6. Police and fire employees in small agencies: Fire protection or law enforcement employees in public agencies with fewer than five fire protection or law enforcement employees respectively will continue to be exempt from overtime.
  7. Elected officials, their policymaking appointees, and their personal staff and legal advisors who are not subject to civil service laws
  8. Public employees who have a comp time arrangement

To avoid problems and lawsuits:

  • Audit your compensation program and pay practices for compliance
  • Review the classification of all exempt workers, particularly those being paid under $47,476
  • Put in place a safe harbor policy, which states that if an employee feels he/she has been incorrectly paid, to bring it to your attention for review.

Develop a plan now to implement before the December 1 deadline. If you have questions, contact the Dacri HR HelpLine.

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4 Common & Expensive Wage & Hour Violations

images(This post was written by Rick Dacri, April 1, 2014)

McDonald’s is being investigated by state and federal authorities for alleged wage and hour violations. Specifically, allegations include forcing workers to clock out during times when the restaurants are slow, preventing workers from taking breaks, and failing to pay overtime. This case comes after similar claims were alleged against WalMart.

Big companies become big targets and generate front-page headlines. Yet, these practices are not confided to only these firms. All employers should be monitoring their pay practices, particularly those of supervisors, to minimize infractions and the resulting penalties. Too often I hear of budget conscious supervisors who implement operating practices, particularly “no overtime rules,” without fully understanding that hourly paid, nonexempt workers must be paid for all hours worked.

Here a 4 frequent wage and hour errors:

  1. Failing to pay for all time spent working. Hourly, non-exempt employees must be paid for all hours worked. This includes their actual time working, short rest breaks (not the 30 minute unpaid lunch breaks mandated under most state laws); time spent travelling on business (there are extensive rules around this); on-call time (when the employee is required to remain on company premises, or so close he or she cannot use the time effectively for his or her own purposes); and training time (unless the training is outside normal hours, is voluntary, is not job related, and no other work is performed). In addition, time spent running a quick errand on the way to or from work must be compensated and time spent checking and responding to email while at home, is also compensable.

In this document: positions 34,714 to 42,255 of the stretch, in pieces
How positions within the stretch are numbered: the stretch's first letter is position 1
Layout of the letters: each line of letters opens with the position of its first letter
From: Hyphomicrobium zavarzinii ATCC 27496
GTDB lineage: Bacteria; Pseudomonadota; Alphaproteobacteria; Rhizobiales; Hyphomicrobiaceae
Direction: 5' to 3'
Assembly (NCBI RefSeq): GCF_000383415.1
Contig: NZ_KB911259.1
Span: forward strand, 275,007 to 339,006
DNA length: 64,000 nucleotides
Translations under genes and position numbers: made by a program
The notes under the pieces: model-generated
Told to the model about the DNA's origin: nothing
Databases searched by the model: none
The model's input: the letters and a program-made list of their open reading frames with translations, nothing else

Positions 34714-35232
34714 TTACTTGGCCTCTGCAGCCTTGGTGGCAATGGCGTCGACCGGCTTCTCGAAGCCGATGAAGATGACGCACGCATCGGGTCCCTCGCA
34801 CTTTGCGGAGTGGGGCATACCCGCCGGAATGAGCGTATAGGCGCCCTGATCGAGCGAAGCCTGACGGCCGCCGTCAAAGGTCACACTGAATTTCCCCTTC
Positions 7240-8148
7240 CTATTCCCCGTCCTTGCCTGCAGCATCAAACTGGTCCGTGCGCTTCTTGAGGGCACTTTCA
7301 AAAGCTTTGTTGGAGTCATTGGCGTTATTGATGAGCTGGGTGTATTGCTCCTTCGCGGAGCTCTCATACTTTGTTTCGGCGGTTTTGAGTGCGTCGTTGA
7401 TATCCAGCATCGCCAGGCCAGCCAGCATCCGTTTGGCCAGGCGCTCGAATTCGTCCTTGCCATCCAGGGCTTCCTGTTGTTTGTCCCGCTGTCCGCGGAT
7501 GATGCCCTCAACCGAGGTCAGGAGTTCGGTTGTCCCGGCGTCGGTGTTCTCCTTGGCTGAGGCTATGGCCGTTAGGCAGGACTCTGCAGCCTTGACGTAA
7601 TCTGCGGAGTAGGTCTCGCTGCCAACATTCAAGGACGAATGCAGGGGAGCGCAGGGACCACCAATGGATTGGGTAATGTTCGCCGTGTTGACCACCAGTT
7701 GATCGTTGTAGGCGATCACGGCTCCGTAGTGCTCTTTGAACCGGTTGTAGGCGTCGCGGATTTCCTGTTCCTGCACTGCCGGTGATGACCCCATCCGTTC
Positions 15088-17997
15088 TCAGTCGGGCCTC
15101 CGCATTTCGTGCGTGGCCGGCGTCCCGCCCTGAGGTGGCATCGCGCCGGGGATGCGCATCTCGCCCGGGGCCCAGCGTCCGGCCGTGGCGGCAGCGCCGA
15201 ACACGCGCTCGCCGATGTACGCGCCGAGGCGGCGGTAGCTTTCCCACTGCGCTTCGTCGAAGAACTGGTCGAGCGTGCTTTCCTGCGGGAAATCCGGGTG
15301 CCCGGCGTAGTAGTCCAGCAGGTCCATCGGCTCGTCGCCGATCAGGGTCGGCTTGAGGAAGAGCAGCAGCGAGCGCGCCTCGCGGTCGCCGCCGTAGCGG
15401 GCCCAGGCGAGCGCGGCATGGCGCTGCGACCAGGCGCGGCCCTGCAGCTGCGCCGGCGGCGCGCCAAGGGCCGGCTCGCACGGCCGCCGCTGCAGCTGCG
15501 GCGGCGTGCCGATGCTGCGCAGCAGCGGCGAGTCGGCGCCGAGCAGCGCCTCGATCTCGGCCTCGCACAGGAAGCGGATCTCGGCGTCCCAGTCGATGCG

2. Permitting “off the clock” work. Employers are not permitted to ask or require a non-exempt employee to work “off the clock.” If an employee starts early or stays late, the time must be paid, even if an employee works overtime without prior authorization.
  3. Failing to pay for compensable breaks. As I pointed out above, you don’t have to pay workers for meal breaks that are at least 30 minutes long, but they must be completely relieved from work. If an employee is called back early, they must be paid. Also, some time and attendance systems automatically deduct time for meal breaks, even when employees perform duties. Finally, rest breaks of 5-20 minutes are compensable.
  4. Improperly computing overtime. Overtime is calculated at 1.5 times the regular rate of pay. The rate of pay includes shift differentials, nondiscretionary bonuses, commissions, on-call pay and other incentive payments.

There are many potential wage and hour errors, too numerous to list here. The regulations are complicated and the penalties are steep. Train your manager on the state and federal requirements. Regularly review all your pay practices.

And if you have questions or need some help, give me a call on the HR HELPLINE.

If this post was helpful, you may want to read these other posts:

  1. Off the Clock Work: Must I Pay?
  2. FLSA: Changes in law Means Employers Pay More
  3. Exempt Employees: Can You Dock Pay For Illness?

 

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FLSA: Change in Law Means Employers Pay More

 

(This post was written by Rick Dacri, March 15, 2014)

President Obama directed the U.S. Department of Labor to update the Fair Labor Standards Act (FLSA) to require employers to pay more of their salaried employees overtime.  As you may know, under FLSA, employers must pay non-exempt employees (hourly) overtime pay at a rate of one and a half their regular rate of pay for hours worked in excess of 40.  Exempt workers (usually salaried) are “exempt” from the overtime pay requirements as long as the individuals are employed in a bona fide executive, administrative, professional, or outside sales force capacity.  To qualify for this exemption, the employee must be paid at least $455 per week or $23,660 per year and meet certain other requirements under the FLSA.